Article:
From Karaoke Champ To Diva Of St. Louis, Kim Massie Is Living Her Dream
Many people use karaoke as a way to feel like a professional singer for a few minutes. Kim Massie used it to become one.
In the late 1990s, the St. Louis-area native was a nurse’s aide outside Cleveland, 40 years old and with grown children, when she started entering and winning karaoke competitions. Those experiences gave her a taste for live performance. When she returned to the area at the end of a bad relationship, she decided to take a shot at becoming a full-time singer.
It’s been a little more than 20 years, and she’s still at it.
Massie’s website declares her the St. Louis Diva, and it’s a title she wears with pride. She’s earned that status, largely from playing weekly residencies around the region for two decades.
Massie is an interpreter of songs, not a songwriter. And the key to her style is variety. Her catalog ranges from songs by Ike and Tina Turner to the Beatles. On Saturday, she’ll debut a new tribute show featuring the music of sophisticated rockers Steely Dan at Atomic Cowboy. She also plays Thursday at the Whitaker Urban Evening Concert Series.
“I don’t like being pigeonholed or stereotyped. You see this black woman so you’re thinking gospel, or jazz or blues, something like that. OK, yeah,” she said. “But I’m much more. And that’s what keeps me workin’.”
Massie has anchored her presence on the scene with engagements like her epic reign at Beale on Broadway; she played there every week for 18 years. She recently started two new residencies: Sundays at Broadway Oyster Bar and Wednesdays at Jazzy 159 in Fairview Heights.
Massie’s style is not showy. She puts the song first, reserving her vocal acrobatics for select moments while connecting with the audience through her strong onstage presence and friendly-but-in-charge personality.
Her warm relationship with the audience is evident. When she opened Missouri History Museum’s “Twilight Tuesdays” concert series in May with a tribute show for Aretha Franklin, the place was packed with enthusiastic fans. It was a similar scene a few days later when she played two freewheeling sets at Atomic Cowboy in the Grove.
Growing up, Massie sang in the black church and listened to classic rock on the radio. She loved singing, but didn’t consider it for a career. When she started entering karaoke contests, the positive response from audiences made her think: Maybe she could sing full time.
“At first I was amazed at how people would listen to me. It was awesome. I was an introvert,” she said. “But the music was what allowed me to be free.”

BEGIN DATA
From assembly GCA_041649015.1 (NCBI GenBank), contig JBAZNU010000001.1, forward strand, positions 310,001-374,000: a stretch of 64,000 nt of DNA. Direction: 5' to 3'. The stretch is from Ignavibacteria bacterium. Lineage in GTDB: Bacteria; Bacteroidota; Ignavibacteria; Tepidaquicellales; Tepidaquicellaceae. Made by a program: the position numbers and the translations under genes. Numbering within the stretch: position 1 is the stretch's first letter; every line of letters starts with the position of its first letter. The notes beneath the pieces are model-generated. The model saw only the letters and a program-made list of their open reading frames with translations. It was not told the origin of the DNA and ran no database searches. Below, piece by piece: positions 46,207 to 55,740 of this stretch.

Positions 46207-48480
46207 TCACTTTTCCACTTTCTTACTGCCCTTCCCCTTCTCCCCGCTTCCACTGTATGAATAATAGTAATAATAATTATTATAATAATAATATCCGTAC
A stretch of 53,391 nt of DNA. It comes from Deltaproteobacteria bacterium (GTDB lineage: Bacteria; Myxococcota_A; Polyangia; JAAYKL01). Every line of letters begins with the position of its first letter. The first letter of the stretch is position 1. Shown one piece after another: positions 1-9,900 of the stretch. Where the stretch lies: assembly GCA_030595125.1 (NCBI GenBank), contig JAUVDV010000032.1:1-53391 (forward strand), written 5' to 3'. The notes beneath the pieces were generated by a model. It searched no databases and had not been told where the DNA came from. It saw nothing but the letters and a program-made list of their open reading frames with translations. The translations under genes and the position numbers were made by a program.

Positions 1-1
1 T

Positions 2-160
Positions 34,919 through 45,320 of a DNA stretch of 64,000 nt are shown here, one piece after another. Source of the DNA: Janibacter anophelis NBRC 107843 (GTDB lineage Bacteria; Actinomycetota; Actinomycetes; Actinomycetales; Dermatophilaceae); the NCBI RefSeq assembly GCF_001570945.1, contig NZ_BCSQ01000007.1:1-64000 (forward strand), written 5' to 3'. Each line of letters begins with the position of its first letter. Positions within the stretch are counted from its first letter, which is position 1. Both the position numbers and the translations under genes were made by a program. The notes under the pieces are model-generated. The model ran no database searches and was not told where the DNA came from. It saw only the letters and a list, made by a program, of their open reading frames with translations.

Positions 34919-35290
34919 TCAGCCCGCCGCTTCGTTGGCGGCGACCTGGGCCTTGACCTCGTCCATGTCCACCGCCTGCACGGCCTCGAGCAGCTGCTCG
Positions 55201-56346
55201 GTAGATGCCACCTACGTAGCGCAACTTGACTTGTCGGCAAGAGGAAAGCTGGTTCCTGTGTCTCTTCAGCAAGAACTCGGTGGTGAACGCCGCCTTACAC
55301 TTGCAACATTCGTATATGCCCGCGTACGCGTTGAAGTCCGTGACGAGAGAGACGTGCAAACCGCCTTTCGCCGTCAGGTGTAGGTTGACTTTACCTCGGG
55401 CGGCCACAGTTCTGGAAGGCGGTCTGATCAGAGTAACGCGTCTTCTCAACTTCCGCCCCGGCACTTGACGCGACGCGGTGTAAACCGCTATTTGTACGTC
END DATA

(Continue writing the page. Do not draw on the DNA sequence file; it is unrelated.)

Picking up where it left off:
As a veteran of choirs that exclusively performed sacred music, she felt liberated as well by the wide variety of music available to a karaoke performer.
“And here I could sing anything. I mean anything,” she said. “It wasn’t just gospel music. It was everything else. It gave me that opportunity to be heard.”
A standard Kim Massie show nowadays may veer from Ike and Tina Turner’s “River Deep, Mountain High” to Led Zeppelin’s “Whole Lotta Love,” making stops in the catalogs of Stevie Wonder and Bill Withers along the way. She’s also performed a tribute to women in rock, with songs by Joan Jett, Pat Benatar and the Eurythmics.
“Her library is so diverse,” vocalist Tasha B. said backstage, before joining Massie as a backup singer for the show at Missouri History Museum. “Her personality exudes love — love for music and love for people. So it just makes it an overall experience, just to encounter her show.”
Massie is a strong supporter of younger musicians on the scene. “She cherishes all of us St. Louis artists as individuals, and she brings us together in ways that sometimes we would not come together,” Tasha B. said.
With tenacity and talent, Massie made herself into a professional singer. She augments her residencies with apperarances at festivals and other events. Fans sometimes give her gifts, and one year she bought a car with the tips she’d saved. But the freelance life can bring a punishing workload. This spring, she had serious bouts with pneumonia and sepsis but was determined to get back onstage.
A few years ago, she had surgery on her thyroid. She was onstage again 10 days later. She didn’t want audiences, or venue bookers, to forget about her.
“The worst thing about doing what we do is the phone stops ringing. When the phone stops ringing, it affects your pocket,” she said.
Beale on Broadway closed in January. That was a hit to her income, but she’s continued to piece together her performance schedule gig by gig. Maintaining her status as the St. Louis Diva is not always a glamorous affair. But her continued success did inspire her to amend her personal motto.
“I had a business card that read, ‘Keep in touch with your dream.’ Right? And then I had to change it to: ‘Living the dream I’ve kept in touch with.’”
Jeremy can be found on Twitter @jeremydgoodwin.
Send questions and comments about this story to firstname.lastname@example.org